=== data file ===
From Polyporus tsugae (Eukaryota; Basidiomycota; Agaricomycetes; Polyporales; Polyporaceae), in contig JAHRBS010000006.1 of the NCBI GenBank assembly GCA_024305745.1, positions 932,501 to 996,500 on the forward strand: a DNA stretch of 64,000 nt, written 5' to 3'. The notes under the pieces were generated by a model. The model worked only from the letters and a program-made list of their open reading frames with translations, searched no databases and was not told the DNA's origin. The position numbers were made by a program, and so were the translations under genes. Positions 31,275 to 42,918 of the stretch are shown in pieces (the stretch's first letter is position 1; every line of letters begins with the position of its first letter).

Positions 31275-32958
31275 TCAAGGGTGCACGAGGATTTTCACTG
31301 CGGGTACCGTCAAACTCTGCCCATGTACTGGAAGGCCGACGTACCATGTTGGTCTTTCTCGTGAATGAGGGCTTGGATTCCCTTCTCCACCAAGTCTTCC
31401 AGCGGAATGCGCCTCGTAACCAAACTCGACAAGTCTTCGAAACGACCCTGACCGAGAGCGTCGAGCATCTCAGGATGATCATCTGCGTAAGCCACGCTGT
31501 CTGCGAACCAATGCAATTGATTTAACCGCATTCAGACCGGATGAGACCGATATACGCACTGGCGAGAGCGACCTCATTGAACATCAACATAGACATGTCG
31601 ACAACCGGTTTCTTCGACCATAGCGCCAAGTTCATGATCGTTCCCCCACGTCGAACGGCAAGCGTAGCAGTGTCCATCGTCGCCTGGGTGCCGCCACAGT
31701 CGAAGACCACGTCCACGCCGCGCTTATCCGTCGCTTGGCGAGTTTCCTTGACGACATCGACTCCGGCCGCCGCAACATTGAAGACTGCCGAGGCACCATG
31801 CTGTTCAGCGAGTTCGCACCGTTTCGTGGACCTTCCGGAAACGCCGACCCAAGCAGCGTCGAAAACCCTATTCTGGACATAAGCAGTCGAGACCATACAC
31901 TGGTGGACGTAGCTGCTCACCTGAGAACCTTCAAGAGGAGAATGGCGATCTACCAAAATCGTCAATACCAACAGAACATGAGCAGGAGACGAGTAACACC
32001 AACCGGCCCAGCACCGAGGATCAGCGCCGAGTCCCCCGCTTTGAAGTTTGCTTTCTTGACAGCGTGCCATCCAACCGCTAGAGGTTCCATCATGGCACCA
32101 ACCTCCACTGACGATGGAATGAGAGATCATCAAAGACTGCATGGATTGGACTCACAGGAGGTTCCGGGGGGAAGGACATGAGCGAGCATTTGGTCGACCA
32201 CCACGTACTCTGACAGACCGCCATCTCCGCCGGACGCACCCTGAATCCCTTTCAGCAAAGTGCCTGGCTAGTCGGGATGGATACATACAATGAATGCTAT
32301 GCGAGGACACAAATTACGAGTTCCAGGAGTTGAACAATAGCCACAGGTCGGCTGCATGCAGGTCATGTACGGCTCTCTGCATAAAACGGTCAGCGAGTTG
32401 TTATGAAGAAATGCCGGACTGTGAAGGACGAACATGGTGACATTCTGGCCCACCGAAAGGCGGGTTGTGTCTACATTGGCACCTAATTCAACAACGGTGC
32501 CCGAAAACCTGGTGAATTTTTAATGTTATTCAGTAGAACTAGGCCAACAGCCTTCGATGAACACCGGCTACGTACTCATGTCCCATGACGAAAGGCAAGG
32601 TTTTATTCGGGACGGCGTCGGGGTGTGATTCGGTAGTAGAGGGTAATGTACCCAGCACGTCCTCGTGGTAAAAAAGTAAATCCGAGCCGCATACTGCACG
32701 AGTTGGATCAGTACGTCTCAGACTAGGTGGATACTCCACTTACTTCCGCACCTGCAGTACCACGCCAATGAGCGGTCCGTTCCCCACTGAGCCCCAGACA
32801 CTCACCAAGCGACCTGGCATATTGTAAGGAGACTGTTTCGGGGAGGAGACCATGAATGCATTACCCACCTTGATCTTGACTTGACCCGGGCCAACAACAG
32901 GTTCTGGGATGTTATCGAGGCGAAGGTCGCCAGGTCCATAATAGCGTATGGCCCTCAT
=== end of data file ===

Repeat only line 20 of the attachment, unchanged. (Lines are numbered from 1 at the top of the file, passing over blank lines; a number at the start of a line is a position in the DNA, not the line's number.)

32901 GTTCTGGGATGTTATCGAGGCGAAGGTCGCCAGGTCCATAATAGCGTATGGCCCTCAT